Archive for the ‘DDTC’ Category



DOJ to Exporters: Confession Is Good for the Soul

Posted by at 9:40 pm on October 12, 2016
Category: BISCriminal PenaltiesDDTCOFACVoluntary Disclosures

Department of Justice by Ryan J. Reilly [CC-BY-SA-2.0 (], via Flickr [cropped]Apparently the National Security Division at DOJ had a bunch of interns this summer with nothing to do, because this is the only conceivable explanation for the mostly risible “Guidance Regarding Voluntary Disclosures” which the NSD released on October 2. To set the tone for a further discussion of the substance of this Guidance, let’s start with a howler in the Guidance itself. Even if this guidance was written in large part, as it must have been, by eager interns, one would think that a grown-up lawyer would have reviewed this for substance. And, presumably, that grown-up lawyer whose job is to send real people to real jails would understand the laws that he or she is enforcing, right? So how do you explain this statement in the Guidance?

U.S. sanctions regimes and the Department of Commerce’s Export Administration Regulations are currently enforced through IEEPA.

Apparently, no one in the NSD has ever heard of the Trading with the Enemies Act which, as most of this blog’s faithful readers will know, is the statutory basis for the Cuba sanctions and their enforcement.  This is pretty embarrassing mistake about pretty elementary facts.

The thrust of the Guidance is an interagency power grab by which DOJ wants to take away the first responsibility for review of voluntary disclosures from OFAC, DDTC and BIS. The guidance states that voluntary disclosures should be made to the Counterintelligence and Export Section of NSD when the exporter learns that a violation “may have been willful.” Specifically, the Guidance says:

Ordinarily, when an organization voluntarily self-discloses violations of U.S. export controls and sanctions, it presents its VSD to the appropriate regulatory agency under the procedures set forth in the agency’s regulations. … It is not the purpose of this Guidance to alter that practice. However, as discussed further below, when an organization, including its counsel, becomes aware that the violations may have been willful, it should within a reasonably prompt time also submit a VSD to CES.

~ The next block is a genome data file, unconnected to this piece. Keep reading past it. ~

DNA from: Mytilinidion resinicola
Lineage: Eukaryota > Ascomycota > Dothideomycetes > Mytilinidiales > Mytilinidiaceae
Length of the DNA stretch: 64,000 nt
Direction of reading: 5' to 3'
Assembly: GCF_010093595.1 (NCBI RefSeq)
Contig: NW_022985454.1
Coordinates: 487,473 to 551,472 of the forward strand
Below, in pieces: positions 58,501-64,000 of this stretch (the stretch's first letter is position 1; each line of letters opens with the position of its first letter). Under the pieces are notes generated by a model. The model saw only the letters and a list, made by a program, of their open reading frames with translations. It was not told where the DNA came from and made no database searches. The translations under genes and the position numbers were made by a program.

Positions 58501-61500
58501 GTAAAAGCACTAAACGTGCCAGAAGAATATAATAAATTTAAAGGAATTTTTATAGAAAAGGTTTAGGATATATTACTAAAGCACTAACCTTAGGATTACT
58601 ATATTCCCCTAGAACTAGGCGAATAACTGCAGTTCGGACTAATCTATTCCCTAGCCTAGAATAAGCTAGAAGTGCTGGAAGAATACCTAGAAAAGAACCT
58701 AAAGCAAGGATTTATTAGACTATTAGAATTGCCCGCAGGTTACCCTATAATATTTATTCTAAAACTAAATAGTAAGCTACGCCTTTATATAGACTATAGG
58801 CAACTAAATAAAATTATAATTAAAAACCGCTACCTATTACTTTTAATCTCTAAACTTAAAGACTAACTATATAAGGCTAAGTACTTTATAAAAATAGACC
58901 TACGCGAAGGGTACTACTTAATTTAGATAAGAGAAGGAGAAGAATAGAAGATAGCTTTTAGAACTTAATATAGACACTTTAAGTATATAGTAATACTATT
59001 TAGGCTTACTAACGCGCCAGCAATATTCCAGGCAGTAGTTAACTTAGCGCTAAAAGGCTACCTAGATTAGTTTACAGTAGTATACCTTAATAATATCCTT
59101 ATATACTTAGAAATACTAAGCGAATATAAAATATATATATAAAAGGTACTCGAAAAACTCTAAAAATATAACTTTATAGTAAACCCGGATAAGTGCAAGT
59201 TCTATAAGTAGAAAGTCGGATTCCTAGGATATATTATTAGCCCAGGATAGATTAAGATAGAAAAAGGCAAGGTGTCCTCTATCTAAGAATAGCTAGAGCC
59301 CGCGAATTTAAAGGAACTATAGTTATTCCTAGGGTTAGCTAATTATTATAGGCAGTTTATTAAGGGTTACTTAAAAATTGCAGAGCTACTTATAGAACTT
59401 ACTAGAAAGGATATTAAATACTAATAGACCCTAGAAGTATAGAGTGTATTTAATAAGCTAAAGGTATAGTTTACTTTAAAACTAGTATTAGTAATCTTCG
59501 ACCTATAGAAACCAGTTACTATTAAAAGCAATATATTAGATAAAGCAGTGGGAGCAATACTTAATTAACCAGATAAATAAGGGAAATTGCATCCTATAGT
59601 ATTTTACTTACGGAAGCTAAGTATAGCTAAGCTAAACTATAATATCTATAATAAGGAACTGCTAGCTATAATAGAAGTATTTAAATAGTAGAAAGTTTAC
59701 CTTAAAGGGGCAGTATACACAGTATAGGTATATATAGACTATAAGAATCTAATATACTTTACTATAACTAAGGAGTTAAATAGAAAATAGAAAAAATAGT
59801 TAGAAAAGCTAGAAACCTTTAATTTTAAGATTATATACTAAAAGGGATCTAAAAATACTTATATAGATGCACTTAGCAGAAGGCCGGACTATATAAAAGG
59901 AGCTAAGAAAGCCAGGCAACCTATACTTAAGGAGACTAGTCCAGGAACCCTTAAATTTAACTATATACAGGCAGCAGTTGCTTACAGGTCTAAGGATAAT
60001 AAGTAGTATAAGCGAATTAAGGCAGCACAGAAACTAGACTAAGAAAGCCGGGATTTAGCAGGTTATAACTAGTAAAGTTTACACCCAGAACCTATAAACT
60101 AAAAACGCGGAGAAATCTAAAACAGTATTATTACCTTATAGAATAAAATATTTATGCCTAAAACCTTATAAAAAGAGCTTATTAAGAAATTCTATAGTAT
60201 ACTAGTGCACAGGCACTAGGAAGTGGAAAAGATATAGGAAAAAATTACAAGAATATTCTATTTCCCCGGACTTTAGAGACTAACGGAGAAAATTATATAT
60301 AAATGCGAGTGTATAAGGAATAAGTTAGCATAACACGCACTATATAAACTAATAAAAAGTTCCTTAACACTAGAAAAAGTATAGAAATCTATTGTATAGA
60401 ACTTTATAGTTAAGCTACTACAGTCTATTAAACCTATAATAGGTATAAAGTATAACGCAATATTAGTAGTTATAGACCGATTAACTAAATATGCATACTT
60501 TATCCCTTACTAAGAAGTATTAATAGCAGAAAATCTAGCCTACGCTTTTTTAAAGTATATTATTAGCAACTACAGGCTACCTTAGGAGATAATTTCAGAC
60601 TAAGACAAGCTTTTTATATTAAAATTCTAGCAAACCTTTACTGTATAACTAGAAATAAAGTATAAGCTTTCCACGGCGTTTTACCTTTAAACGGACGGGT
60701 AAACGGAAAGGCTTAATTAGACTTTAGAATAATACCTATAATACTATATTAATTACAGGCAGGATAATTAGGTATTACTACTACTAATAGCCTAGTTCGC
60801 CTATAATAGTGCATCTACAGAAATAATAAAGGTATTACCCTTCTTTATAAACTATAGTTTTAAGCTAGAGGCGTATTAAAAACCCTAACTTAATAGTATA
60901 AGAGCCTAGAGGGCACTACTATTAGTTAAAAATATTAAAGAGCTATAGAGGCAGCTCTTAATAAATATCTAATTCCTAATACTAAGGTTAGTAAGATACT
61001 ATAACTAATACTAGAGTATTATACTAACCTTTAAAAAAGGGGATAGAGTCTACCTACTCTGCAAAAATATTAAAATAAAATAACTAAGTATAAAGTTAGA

Actually the purpose is precisely to alter that practice. Remember that the criminal violations involved are violations of the agency regulations themselves. That gives the relevant agencies, and not the DOJ, the principal expertise in determining if a violation has occurred and if it was willful.

The practice until now has been to disclose violations to the relevant agency or agencies with the understanding that the agencies could, if warranted, refer the matter to the DOJ. Once the referral was made,  the prior agency disclosure and continued cooperation with the DOJ investigation would be the basis for credit by the DOJ. No longer. A separate disclosure to DOJ must be made without regard to an agency referral and, if not, the agency disclosure becomes irrelevant to the exercise of prosecutorial discretion if a subsequent referral occurs.

One of the hypotheticals discussed in the Guidance provides ample reason as to why DOJ, which clearly does not understand many of the basics of export control law, should not be usurping the primary role of OFAC, BIS, and DDTC, in export enforcement. In that hypothetical a foreign subsidiary of a U.S. corporation exports U.S. origin items in violation of BIS regulations. Without any suggestion of U.S. participation, the Guidance suggests that the parent would be offered an NPA by DOJ premised on payment of a criminal fine.

However, BIS rules, which have to be the basis of any prosecution in such a case, do not support a theory of vicarious liability by parent corporations. If the parent company did not export the items it could only be held liable, under section 764.2, for causing, aiding or abetting the export. That’s why in the recent Alcon Laboratories case, BIS held the U.S. parent liable for its exports to Iran but not for the exports of its Swiss subsidiary; those exports served only as a basis for a penalty against the Swiss subsidiary.

One last knee-slapper from the Guidance deserves mention. In another hypothetical, the Guidance says this:

Alert customs officers notice a bulky package within a container on a ship at a U.S. port bound to leave on a lengthy voyage overseas. The package contains ITAR-controlled commodities …